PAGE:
As was mentioned hereinabove, characters are of the dot matrix type whereby a seven row by five column dot pattern containing a total of 35 dot positions is utilized to form each character. FIG. 2 of above mentioned U.S. Pat. No. 3,703,949 shows the dot pattern formats for the numerals O6 and the alphabetic characters A-G.
Characters are formed in a dot column by dot column fashion as the print head assembly 23 moves across paper document 12. After five dot columns are completed, control unit 14, through its shift pulse output 14c shifts the next character code into the righthand most or output stage of shift register 11 to apply this character code to character generator 15. Characters are formed across the printed line in this fashion until either the end of the line is reached or until a function code is detected in the output stage of shift register 11 indicating that the line of print is completed. Control unit 14 detects this code and causes clutch 17 to decouple motor 16 from shaft 18 enabling the print head 23 to move from right to left, typically under the control of a spring return device (not shown for purposes of simplicity). A suitable limit switch may be provided to detect the fact that the print head 23 has reached the end of a line of print (i.e. the right-hand margin), which condition is utilized to return the print head to the left-hand margin of the paper document and to execute a single line feed operation. In the case where a line of print terminates before the print head 23 reaches the right-hand margin of the paper document, a line feed code is shifted into register 11 and is detected by control unit 14 to deenergize clutch 17 and thereby enable the print head 23 to return to the lefthand margin under the control of the return spring in readiness for printing the next line.
In order to perform a line feed operation, output 14f of control unit 14 energizes clutch 24 to couple the output shaft of motor 16 to the shaft 25 of the paper document advancing mechanism which may, for example, be a cylindrical platen 26 mounted to rotate upon shaft 25 and provide it with a plurality of pins or sprockets 27 which protrude through the equispaced openings 12a and 12b provided along opposite margins of the paper document 12. The clutch assembly 24 is activated for a time period sufficient to advance paper document 12 by one line space for single line feeds.
The output shaft 25 of platen 26 is mechanically coupled to the tape drive sprocket (to be more fully described hereinbelow) of tape reader 34 for the purpose of advancing the tape 35 each time the paper document 12 is moved. A suitable mechanical linkage between shaft 25 and the tape drive sprocket of tape reader 34 is provided to assure the desired advancement. For example, punch paper tape 35 is provided with feed holes 36 which typically have a l/IO inch pitch between holes. In one dot matrix printer of the impact type the print line is l/6 inch. Thus, tape reader 34 and the shaft 25 of the paper feed mechanism are mechanically linked through suitable gearing arrangements or the like such that each line feed advances the paper document 12 by one line at the same time that paper tape 35 is advanced by one sprocket hole.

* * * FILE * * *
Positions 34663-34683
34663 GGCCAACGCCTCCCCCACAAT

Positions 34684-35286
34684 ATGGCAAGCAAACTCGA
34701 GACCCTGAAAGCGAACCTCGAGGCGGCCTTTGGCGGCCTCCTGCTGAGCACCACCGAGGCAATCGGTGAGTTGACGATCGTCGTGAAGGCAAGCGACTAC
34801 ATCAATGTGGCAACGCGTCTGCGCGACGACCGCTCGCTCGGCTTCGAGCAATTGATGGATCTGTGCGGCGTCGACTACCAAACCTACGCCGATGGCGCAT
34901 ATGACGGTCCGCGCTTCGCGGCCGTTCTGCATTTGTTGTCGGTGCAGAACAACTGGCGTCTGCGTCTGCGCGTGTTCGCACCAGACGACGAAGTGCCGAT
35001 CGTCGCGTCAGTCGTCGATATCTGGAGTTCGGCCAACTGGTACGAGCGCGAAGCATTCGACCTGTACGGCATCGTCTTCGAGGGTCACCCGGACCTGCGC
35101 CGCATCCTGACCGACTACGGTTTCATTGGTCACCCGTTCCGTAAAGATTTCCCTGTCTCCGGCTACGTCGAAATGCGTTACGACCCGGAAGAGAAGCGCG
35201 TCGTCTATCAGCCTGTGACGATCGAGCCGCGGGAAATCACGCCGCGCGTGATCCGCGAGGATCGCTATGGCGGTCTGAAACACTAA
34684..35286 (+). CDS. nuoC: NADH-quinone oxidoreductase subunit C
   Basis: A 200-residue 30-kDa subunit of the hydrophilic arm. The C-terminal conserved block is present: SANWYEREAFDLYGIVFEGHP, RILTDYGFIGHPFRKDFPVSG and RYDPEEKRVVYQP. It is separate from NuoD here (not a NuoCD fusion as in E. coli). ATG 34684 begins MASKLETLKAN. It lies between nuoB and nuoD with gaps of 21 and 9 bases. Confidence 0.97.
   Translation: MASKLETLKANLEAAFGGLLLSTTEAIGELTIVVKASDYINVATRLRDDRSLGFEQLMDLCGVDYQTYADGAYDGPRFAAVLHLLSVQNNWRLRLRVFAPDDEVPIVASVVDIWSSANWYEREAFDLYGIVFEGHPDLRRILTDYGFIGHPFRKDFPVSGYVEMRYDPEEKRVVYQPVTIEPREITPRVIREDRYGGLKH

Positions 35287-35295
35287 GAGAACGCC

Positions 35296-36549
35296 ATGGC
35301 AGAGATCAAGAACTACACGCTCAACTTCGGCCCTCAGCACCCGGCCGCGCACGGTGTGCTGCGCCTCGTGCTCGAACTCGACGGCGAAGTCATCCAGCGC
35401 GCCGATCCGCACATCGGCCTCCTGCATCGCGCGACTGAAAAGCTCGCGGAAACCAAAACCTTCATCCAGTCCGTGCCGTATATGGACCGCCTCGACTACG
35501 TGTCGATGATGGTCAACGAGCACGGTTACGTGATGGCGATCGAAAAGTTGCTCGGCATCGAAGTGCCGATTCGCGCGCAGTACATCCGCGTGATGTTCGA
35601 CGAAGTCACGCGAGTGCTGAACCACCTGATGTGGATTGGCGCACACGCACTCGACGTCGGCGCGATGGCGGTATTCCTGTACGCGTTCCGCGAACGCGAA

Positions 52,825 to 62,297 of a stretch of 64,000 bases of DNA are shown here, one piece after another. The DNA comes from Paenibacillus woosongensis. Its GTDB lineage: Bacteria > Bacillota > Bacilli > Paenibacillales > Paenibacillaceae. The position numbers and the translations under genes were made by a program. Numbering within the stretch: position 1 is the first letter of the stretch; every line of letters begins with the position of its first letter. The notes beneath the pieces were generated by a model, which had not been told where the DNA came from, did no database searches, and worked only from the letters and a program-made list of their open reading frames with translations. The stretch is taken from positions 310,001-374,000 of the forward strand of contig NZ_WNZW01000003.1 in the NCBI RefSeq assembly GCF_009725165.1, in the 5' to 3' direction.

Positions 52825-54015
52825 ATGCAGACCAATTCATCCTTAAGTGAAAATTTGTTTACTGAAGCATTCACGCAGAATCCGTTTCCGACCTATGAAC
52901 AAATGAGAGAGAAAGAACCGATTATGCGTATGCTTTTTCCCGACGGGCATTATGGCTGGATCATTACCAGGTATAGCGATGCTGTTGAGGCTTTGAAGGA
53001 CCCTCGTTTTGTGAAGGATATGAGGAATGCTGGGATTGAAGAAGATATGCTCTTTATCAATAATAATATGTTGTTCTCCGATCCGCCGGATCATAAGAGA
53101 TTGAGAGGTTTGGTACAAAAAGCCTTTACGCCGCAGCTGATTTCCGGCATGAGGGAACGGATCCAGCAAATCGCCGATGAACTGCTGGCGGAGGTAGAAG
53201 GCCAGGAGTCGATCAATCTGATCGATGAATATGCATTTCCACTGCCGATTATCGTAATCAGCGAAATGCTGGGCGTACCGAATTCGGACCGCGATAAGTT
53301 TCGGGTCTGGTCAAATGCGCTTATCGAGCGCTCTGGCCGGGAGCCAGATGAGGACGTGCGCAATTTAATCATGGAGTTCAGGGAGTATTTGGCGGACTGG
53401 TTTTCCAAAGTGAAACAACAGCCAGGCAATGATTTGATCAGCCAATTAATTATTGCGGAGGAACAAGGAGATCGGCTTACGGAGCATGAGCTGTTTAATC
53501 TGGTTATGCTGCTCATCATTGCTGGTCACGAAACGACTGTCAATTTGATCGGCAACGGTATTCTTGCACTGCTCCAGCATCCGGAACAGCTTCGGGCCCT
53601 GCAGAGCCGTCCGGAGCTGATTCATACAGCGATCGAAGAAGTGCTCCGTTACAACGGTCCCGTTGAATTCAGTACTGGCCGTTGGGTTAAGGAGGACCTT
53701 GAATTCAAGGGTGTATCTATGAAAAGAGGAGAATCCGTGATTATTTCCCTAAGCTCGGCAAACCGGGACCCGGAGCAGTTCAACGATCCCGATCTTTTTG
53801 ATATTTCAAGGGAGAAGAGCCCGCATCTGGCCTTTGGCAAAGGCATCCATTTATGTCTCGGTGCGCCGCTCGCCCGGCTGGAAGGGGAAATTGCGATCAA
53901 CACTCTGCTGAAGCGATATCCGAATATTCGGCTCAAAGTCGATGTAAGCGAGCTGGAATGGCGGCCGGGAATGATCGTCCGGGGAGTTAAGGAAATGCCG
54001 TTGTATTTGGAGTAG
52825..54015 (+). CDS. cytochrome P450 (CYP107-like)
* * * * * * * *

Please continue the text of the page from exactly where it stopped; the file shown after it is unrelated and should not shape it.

Tape reader 34 is provided with a plurality of selectively operating light sources and a like plurality of light sensors positioned on opposite sides of paper tape 35.
Let it be assumed that the format of a particular printed page requires that each line of print be spaced by a predetermined number of lines from the last printed line, which number of lines is greater than one. Thus, a function code is applied to input line 13 after the last character of the line being printed is shifted into register 11. After the last character has been printed, control unit 14 shifts the format control function word into the output stage of shift register 11 which is detected by control unit 14 to indicate that a shift of, for example, six lines is to occur before the next line is to be printed. Output 14g of control unit 14 is applied to input 34a of tape reader 34 to cause a pair of LEDs to be illuminated. Also, control unit 14 activates clutch 24 to begin moving paper document 12. Simultaneously therewith, and under control of shaft 25, the drive sprocket of tape reader 35 is rotated to advance paper tape 35 which is preferably formed of an opaque material. As soon as the code having punched holes in the identical positions of the illuminated LEDs passes the reading station of tape reader 34, this code is detected by detection circuitry to be more fully described to develop a control signal at output 34b which is applied to control unit input 14h and thereby cause control unit 14h to deenergize clutch 24 and thereby terminate the advancement of paper document 12.
FIG. 2 shows the punched paper tape 35 of FIG. 1 in greater detail, which tape is a standard 1 inch wide 8- channel black opaque paper tape having drive sprocket holes 36 located between channels 3 and 4 of the seven information channels provided in the tape. The sprocket holes have a 1/10 inch pitch from center line to center line of adjacent sprocket holes. Format control words are punched into tape 35 by punching holes in selected ones of the channels l-7 in alignment with each drive sprocket hole 36. For example, one control function code, which may be a Vertical Tab code, is shown as being punched along horizontal dotted line 37 in which holes have been punched in channels 1 and 4. Similarly, a code which may, for example, represent a Top Of Form (TOF) control code comprised of punched holes in channels 2 and 5 is located along horizontal dotted line 37a. Horizontal dotted line 37b shows another control code which may, for example, be a Bottom Of Form (BOF) control format in which punched holes are provided in channels 3 and 7. A format control tape of any particular length can be created on most teletypewriters containing a paper tape punch or may be created through the use of a manual tape punch wherein the spacing and location of the codes is directly related to the spacing and location of the lines of print to be formed on paper document 12. In instances where the format is to be continuously repeated for each page of a paper document, the tape, after being appropriately punched, may have its forward and rearward ends secured to one another by tape splicing means so as to form a closed loop. The tape is then placed in tape reader 34 and is thereby adapted to continuously repeat the desired format. Obviously, a different tape may be prepared for each different format.